Wang Fengying, president of Great Wall Motor Co. told Automotive News last week that Great Wall wants to buy Jeep and was "connecting with FCA" to begin negotiations.
Fiat Chrysler subsequently denied that it had been contacted, but the Italian-American automaker should not give Wang the cold shoulder. A deal would make perfect sense not only for Great Wall, but also Fiat Chrysler.
For Great Wall, acquiring the venerable Jeep brand would allow it to achieve two major strategic goals that it has failed to accomplish on its own.
The company’s first goal is to gain access to North America, a market that it has coveted for a long time.
In 2008, Wang told Automotive News China that she expected to sell vehicles in the United States within the next five years. So far, the company has not made any meaningful progress, although Great Wall recently scouted potential locations for a Mexican assembly plant.
Great Wall’s second goal is to upgrade the technologies of its SUV product line. That would help the company’s campaign to shift its model lineup upscale -- a strategy that so far has had little success.
In 2014, Great Wall introduced the Haval H8, the company’s first SUV with a starting price above 200,000 yuan ($30,300).
After a lengthy effort to fix the vehicle’s uncooperative transmission, Great Wall hired German supplier ZF to solve the problem. But demand for the H8 has been limited.
If Great Wall purchases Jeep, the company would gain valuable access to technology. That would allow Great Wall to emulate Geely Chairman Li Shufu, who acquired Volvo in 2010.
Geely and Volvo jointly developed a platform for compact vehicles, and now the first batch of products is about to hit the market.
While Jeep would offer great benefits to Great Wall, Fiat Chrysler also has something to gain.
Great Wall is likely to pay a higher price for Jeep than other automakers because it specializes in SUVs.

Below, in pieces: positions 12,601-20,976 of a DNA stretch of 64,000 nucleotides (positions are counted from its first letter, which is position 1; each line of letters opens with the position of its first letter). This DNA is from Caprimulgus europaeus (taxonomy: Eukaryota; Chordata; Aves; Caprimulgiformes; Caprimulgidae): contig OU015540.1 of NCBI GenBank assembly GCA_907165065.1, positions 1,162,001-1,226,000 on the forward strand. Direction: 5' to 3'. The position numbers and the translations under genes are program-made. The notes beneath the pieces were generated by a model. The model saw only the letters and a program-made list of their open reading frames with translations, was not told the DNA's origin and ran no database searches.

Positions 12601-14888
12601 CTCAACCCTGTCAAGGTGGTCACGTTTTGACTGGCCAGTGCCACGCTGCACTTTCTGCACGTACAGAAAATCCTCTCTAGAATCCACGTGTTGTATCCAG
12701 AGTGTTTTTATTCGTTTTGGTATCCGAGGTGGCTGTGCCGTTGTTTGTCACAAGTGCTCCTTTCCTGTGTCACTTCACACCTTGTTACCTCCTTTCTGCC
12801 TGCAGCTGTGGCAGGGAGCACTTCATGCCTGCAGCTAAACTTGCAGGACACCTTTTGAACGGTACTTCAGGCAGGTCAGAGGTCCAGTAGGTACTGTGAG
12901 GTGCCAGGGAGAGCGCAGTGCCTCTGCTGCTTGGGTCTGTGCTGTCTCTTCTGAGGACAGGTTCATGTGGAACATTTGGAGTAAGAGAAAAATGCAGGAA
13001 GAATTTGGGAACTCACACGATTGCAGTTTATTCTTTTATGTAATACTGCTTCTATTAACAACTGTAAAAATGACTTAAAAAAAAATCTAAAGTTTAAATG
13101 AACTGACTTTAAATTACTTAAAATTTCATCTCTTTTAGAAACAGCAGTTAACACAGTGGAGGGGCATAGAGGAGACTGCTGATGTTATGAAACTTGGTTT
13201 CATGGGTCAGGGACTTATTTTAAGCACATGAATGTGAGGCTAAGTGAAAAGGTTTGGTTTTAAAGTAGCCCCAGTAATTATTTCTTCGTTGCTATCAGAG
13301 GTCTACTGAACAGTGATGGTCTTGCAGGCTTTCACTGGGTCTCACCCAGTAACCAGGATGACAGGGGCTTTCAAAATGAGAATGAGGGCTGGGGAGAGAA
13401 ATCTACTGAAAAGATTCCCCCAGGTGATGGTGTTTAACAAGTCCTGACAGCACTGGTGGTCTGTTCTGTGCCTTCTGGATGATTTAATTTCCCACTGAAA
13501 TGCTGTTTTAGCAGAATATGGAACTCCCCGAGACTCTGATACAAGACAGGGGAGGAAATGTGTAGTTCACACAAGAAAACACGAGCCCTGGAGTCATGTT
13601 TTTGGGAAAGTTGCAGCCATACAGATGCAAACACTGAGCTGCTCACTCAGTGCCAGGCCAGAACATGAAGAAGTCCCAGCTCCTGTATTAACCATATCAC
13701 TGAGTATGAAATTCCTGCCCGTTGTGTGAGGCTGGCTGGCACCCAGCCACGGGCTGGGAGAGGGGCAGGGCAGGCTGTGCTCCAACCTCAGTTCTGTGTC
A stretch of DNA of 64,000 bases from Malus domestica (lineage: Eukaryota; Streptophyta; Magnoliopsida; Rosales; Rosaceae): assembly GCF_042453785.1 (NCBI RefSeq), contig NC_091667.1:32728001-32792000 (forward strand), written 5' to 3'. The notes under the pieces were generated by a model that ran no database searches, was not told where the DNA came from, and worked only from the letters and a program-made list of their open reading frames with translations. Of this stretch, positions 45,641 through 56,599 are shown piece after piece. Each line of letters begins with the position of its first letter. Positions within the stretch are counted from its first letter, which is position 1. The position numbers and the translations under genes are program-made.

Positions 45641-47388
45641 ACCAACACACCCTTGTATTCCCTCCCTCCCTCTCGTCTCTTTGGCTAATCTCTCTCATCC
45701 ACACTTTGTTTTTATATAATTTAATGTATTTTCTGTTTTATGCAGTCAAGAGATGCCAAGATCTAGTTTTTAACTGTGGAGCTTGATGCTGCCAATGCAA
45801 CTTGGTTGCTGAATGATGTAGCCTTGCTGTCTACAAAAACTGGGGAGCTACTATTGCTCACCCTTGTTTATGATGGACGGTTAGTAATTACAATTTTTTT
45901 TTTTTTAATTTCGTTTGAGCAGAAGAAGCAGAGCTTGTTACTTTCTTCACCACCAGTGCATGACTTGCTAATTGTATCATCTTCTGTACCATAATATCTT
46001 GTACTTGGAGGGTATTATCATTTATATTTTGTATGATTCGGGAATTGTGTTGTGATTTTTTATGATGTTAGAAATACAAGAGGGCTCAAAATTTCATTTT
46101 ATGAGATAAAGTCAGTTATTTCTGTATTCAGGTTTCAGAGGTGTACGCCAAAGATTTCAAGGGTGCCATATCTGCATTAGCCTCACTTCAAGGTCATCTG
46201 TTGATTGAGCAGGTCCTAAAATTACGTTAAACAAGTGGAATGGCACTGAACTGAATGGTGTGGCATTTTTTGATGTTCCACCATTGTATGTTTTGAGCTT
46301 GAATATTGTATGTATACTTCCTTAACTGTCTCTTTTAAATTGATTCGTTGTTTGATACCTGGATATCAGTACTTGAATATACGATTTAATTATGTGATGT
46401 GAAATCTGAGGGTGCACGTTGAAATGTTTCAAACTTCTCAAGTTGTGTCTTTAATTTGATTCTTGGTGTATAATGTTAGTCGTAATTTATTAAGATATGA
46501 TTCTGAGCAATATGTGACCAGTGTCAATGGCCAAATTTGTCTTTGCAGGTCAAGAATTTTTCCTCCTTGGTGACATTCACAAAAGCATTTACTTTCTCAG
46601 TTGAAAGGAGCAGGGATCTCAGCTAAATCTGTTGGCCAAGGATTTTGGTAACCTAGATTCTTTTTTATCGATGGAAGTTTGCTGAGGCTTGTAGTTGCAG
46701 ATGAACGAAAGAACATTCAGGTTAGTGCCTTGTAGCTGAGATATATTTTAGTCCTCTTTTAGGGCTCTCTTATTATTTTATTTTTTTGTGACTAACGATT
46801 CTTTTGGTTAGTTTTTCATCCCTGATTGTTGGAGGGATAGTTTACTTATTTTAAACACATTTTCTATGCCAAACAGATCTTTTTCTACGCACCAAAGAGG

Morgan Stanley, a U.S. investment bank, estimates the Jeep brand is worth $24.2 billion. Great Wall, a profitable company, should not have much trouble financing the deal.
Great Wall could dip into its cash reserves and raise capital on the Hong Kong and Shanghai stock exchanges, where it is listed. If needed, Chinese banks would be happy to help finance the deal, as they did with Geely seven years ago.
With Great Wall as the new owner, Jeep would have an opportunity to grow quickly in China. That would mollify Chinese regulators who are nervous about corporate investment in foreign assets.
And it would reintroduce Jeep in a market where consumers have great affection for it. Jeep began producing vehicles in China in 1983, but its joint venture with Beijing Auto eventually died after it was badly mismanaged.
In 2015, a joint venture between FCA and Guangzhou Automobile Co. resumed production, but sales remain limited.
In the first six months of 2017, deliveries of the three locally produced Jeep models -- the Cherokee, Renegade and Compass -- totaled 107,000 vehicles.
That’s a small niche in a market that generated sales of 4.6 million SUVs and crossovers.
Fiat Chrysler CEO Sergio Marchionne may be hard-pressed to find a more eager suitor than Great Wall. General Motors and Volkswagen Group have fended off Marchionne’s overtures, and no other global automaker has stepped forward.
Last week, three other Chinese automakers -- Geely, Dongfeng Motor Co. and Guangzhou Automobile -- indicated they have no intention to buy Jeep.
Great Wall is a strong candidate. Marchionne should not fumble the opportunity to negotiate a deal.